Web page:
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Detroit Council Election Reform Referendum, Proposal D, 2009

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A Detroit City Council Reform Referendum was on the November 3, 2009 ballot in Wayne County for voters in the City of Detroit.

The measure proposed creating districts for seven council members and having two at-large members. Currently, the nine council members can reside anywhere in the city and are not restricted by district lines.[1]

Election result

Detroit Council Election Reform Referendum
Result Votes Percentage
Approveda Yes 84178 72.08%
No 32606 27.92%
Total votes 116784 100.00%
Voter turnout 0%

[2]

Text of measure

According to the court of appeals', the ballot language should read: Shall the Detroit City Charter be amended to provide for a total of nine members of the City Council with one (1) council member with district residency elected from each of seven (7) districts and two (2) members elected at large?[3]

  • On September 22, 2009 the Michigan Court of Appeals ordered that Proposal D, be placed on the November 3, 2009 ballot. "The citizens of the city of Detroit are entitled to have the proposal placed on the ballot so that the people can express their choice on the proposal," said appeals judges.[3]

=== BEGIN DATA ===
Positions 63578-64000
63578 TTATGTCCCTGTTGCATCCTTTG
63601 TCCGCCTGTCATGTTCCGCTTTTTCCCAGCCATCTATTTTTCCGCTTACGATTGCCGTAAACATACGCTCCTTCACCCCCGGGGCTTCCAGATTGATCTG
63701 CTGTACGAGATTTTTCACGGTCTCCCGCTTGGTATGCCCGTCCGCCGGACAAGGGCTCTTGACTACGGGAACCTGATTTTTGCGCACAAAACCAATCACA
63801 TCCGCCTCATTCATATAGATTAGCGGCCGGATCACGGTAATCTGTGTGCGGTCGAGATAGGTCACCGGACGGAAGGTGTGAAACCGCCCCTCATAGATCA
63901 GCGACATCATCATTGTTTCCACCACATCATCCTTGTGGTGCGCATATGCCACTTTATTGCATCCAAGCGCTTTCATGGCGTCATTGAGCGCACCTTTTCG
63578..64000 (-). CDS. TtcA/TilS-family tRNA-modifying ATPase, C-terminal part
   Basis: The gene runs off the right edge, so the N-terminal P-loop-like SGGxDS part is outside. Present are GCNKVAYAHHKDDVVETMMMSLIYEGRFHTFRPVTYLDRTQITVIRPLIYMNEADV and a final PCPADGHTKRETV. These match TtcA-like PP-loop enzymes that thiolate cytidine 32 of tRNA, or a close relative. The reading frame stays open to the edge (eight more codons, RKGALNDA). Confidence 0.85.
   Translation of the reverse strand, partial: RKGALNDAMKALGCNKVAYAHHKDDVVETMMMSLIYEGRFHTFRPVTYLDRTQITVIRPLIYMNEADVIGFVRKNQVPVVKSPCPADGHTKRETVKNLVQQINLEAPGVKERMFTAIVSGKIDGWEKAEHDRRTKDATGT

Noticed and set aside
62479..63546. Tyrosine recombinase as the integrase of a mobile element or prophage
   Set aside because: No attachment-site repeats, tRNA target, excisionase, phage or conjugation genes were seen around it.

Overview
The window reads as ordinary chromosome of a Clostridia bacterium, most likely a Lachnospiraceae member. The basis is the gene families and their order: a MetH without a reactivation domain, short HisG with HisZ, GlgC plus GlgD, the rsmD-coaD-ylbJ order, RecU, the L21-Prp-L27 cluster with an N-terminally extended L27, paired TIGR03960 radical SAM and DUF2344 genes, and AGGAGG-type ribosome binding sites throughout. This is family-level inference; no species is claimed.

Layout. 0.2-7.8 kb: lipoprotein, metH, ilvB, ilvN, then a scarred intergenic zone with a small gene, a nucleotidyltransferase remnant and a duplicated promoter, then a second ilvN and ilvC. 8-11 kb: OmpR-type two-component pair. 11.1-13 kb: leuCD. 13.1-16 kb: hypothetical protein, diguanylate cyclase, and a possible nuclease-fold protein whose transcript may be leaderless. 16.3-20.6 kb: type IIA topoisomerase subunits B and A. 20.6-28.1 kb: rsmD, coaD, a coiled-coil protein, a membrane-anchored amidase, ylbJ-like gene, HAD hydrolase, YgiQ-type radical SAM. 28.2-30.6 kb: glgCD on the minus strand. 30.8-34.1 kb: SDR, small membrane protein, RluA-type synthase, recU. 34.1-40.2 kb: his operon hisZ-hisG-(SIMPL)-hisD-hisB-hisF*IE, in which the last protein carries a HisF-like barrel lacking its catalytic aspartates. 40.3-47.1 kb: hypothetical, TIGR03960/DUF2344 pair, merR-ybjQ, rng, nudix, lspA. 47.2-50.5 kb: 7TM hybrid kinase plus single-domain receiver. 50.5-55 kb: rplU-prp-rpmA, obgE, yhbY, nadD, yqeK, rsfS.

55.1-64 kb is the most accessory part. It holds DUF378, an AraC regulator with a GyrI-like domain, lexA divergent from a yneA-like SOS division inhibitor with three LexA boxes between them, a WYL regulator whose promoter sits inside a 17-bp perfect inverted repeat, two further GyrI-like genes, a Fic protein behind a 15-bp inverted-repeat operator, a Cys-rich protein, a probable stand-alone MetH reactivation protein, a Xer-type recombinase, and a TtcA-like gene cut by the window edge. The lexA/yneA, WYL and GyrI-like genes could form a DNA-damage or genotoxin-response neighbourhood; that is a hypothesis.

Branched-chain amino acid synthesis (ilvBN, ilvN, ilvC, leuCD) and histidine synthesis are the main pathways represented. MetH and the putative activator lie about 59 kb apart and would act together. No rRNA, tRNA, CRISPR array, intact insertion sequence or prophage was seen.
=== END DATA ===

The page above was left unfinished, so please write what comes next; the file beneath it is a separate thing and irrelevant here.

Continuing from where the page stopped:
• The ruling came only days after Wayne County Circuit Court Chief Judge Virgil Smith ruled not to place the measure on the ballot. Previously, on August 25, 2009 the Detroit Election Commission voted 2 to 1 in favor of placing Proposal D on the November ballot.[4] However, on Monday, August 26, the Attorney General's Office wrote in a letter that the petition language was not clear enough to go on the ballot.[5]
  • Former state Rep. Steve Tobocman, who helped collected signatures, said,"I live in southwest Detroit and no one represents me."[1] The signature drive was also backed by the League of Women Voters in Detroit.[5]

Signatures

In early August 2009 referendum supporters submitted approximately 30,000 signatures, enough to meet the required 28,000 signatures to place the measure on the ballot. The measure requires a simple majority to pass.[5]

See also

Additional reading

References